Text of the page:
WASHINGTON -- One of Rep. Steny H. Hoyer's congressional duties is little-known among Marylanders, but it has brought the 5th District Democrat a good deal of recognition among international human rights advocates.
As chairman of the Helsinki Commission, a government-funded human rights agency, Mr. Hoyer has held midnight meetings with political dissidents and helped reunite dozens of divided families.
Vaclav Havel, now president of Czechoslovakia, was arrested on his way to meet Mr. Hoyer when Czechoslovakia still was under Communist rule -- and released several hours later as the commission's departing plane taxied down the runway.
Mr. Hoyer also was the driving force behind Russian President Boris Yeltsin's first visit to Washington -- when the White House would not host him for fear of offending then-Soviet President Mikhail Gorbachev.
Although Mr. Hoyer's commission work does not receive much attention in the United States, "it's one of the most satisfying roles I've played in Congress," he said recently,
The commission is the human rights arm of the Conference on Security and Cooperation in Europe, 52 nations that have signed the Helsinki Final Act. The act, although not enforceable, spells out areas of agreement on military, economic and humanitarian issues.
It was signed in 1975 by most European countries, the Soviet republics, the United States and Canada.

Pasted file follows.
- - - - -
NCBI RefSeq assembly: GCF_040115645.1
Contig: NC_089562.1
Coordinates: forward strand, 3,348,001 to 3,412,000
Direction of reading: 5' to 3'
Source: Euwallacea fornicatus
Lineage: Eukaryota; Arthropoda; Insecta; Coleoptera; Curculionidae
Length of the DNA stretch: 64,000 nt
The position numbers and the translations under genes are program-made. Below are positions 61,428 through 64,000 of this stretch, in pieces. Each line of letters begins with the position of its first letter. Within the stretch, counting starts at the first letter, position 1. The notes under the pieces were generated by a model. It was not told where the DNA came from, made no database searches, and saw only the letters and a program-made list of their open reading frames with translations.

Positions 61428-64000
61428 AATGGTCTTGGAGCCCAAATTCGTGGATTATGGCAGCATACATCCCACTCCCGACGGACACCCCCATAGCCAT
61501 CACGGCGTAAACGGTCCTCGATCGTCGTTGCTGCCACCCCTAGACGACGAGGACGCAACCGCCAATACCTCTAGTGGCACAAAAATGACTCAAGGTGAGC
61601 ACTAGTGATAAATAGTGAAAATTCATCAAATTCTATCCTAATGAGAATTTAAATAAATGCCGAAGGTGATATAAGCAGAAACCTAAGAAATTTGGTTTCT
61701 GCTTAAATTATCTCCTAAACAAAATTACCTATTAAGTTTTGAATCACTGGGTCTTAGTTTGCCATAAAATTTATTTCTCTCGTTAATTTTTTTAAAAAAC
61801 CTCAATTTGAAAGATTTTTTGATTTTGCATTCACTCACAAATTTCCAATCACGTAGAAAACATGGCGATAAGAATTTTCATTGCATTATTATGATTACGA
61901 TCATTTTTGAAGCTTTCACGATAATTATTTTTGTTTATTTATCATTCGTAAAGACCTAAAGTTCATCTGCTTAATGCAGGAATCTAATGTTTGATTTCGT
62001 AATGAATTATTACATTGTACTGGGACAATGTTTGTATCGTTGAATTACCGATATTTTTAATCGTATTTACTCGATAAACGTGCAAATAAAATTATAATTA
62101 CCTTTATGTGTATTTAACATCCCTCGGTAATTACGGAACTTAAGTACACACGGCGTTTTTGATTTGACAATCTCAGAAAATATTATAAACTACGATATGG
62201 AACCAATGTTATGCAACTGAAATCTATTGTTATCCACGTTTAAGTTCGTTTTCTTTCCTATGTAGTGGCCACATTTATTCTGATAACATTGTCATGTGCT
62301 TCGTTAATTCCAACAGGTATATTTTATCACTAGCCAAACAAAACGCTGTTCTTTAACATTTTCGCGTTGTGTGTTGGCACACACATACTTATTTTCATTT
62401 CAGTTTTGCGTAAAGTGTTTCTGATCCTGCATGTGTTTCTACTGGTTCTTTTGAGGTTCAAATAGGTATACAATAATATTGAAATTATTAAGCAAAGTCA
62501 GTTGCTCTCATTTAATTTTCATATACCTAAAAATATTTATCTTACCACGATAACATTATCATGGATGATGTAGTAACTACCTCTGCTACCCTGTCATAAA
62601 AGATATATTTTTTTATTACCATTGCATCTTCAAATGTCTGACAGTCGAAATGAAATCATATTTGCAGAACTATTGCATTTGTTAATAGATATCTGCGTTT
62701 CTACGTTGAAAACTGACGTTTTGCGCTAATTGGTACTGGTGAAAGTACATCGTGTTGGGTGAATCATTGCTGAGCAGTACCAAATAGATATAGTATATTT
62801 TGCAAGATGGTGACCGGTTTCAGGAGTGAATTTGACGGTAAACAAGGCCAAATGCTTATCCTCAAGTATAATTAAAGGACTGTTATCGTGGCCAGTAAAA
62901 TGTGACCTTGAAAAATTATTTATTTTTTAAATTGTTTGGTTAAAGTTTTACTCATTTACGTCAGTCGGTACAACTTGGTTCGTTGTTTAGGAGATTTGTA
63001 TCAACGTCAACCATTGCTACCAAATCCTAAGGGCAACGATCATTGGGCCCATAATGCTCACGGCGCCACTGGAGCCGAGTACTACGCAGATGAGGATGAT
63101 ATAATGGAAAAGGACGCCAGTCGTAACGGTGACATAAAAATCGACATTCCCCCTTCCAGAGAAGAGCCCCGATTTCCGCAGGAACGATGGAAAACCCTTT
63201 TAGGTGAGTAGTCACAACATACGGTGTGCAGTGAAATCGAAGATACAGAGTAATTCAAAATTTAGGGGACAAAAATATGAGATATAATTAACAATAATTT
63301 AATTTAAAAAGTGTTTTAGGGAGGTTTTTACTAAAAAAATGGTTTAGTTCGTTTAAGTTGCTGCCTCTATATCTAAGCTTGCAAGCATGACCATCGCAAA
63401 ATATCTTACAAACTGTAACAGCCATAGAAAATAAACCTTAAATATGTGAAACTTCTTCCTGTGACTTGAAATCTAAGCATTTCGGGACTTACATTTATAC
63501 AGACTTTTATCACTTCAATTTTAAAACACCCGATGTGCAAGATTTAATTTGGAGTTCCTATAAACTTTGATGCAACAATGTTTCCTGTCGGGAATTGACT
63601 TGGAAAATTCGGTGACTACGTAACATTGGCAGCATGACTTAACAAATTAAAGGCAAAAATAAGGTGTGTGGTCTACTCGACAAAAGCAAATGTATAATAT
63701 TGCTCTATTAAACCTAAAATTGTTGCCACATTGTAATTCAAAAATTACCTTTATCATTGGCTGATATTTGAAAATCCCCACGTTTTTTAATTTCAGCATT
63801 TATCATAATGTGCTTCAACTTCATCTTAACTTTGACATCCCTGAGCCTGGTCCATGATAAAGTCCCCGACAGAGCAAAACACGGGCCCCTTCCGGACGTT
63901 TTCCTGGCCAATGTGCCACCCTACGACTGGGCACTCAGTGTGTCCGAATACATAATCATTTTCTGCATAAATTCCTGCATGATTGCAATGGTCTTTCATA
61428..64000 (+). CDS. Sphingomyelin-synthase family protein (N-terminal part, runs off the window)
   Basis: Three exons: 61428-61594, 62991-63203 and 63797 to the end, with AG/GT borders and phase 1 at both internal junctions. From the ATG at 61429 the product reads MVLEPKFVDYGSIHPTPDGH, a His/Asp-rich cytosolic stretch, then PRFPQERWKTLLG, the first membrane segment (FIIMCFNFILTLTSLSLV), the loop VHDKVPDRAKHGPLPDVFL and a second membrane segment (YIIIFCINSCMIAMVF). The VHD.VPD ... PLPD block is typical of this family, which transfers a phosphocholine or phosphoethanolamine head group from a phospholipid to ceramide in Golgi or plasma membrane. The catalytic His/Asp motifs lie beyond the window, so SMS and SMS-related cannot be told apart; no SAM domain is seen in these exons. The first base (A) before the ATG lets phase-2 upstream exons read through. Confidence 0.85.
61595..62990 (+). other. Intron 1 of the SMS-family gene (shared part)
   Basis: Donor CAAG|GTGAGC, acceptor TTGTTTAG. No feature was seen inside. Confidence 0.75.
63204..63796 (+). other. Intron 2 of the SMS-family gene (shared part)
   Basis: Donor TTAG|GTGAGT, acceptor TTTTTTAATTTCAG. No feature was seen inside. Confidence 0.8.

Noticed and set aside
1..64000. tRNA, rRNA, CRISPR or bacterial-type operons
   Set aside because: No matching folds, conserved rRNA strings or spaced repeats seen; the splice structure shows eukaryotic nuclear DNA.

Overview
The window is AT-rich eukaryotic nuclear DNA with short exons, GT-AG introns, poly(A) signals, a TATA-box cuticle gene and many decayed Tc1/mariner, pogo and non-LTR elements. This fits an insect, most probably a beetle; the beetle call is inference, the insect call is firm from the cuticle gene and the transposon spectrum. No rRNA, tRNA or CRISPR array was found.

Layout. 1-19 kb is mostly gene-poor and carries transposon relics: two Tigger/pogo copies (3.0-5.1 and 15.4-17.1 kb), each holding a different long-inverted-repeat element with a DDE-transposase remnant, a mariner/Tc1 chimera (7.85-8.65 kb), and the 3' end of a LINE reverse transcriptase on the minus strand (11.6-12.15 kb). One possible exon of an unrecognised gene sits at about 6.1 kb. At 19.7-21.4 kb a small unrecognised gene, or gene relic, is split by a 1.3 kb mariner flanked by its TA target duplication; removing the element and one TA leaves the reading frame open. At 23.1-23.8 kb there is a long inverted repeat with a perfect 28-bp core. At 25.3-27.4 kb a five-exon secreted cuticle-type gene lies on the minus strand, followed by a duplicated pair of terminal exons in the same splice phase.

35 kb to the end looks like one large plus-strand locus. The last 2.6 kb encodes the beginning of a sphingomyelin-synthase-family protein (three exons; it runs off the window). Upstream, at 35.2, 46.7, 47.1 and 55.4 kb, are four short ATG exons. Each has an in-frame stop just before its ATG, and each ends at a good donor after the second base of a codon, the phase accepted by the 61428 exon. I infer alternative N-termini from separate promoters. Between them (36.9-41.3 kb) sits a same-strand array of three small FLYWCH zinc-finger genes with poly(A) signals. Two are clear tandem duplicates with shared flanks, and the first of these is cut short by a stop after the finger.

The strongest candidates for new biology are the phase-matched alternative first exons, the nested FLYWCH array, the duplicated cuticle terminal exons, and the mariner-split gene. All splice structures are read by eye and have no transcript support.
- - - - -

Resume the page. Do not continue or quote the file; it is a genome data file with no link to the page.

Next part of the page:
The Helsinki Commission, formally known as the Commission on Security and Cooperation in Europe, was founded in 1976 to keep the U.S. government apprised of human rights abuses by conference members. It also was mandated to lobby
offending governments on behalf of political dissidents and persecuted religious and ethnic minorities.
With the fall of Communist governments in Europe, the commission's role has broadened. While it continues to monitor human rights issues, it also has helped oversee elections in most of the formerly communist nations.
Mr. Hoyer, who joined the commission in 1985, said he was concerned at first that people might be endangered by meeting with visiting delegations. But he soon learned the high profile afforded by the meetings was safer than anonymity.
"Governments realized it is detrimental [to them] if an individual known to Congress is treated badly," he said.
Mr. Hoyer has gone on research missions to most of the Communist (and now formerly Communist) countries.
Reports stemming from those visits are circulated to members of Congress and are read widely by scholars, foreign governments, and other human rights organizations.
One of the commission's best-known efforts was the release from the Soviet Union of Yuri Balovlenkov, whose wife, Elena, is from Maryland. The Balovlenkovs met and married in the Soviet Union in 1978, but Yuri was not allowed to leave for nearly 10 years.
"Steny was very instrumental in terms of meeting with Soviet diplomats, interceding with the minister of foreign affairs, and talking to the U.S. ambassador in Moscow to make sure we remained a high priority," said Elena Balovlenkov, who now lives with her family in Baltimore.
Yuri Balovlenkov is studying business at a community college and Elena, a registered nurse, works at a Baltimore hospital. Their daughters, Katya and Masha, are 11 and 8.
"I think the Helsinki Commission is an incredibly important organization and people don't realize just how much work they do," said Elena Balovlenkov. "A lot of their work is done quietly, persistently, and at personal risk to themselves. I think they deserve a lot of recognition for that."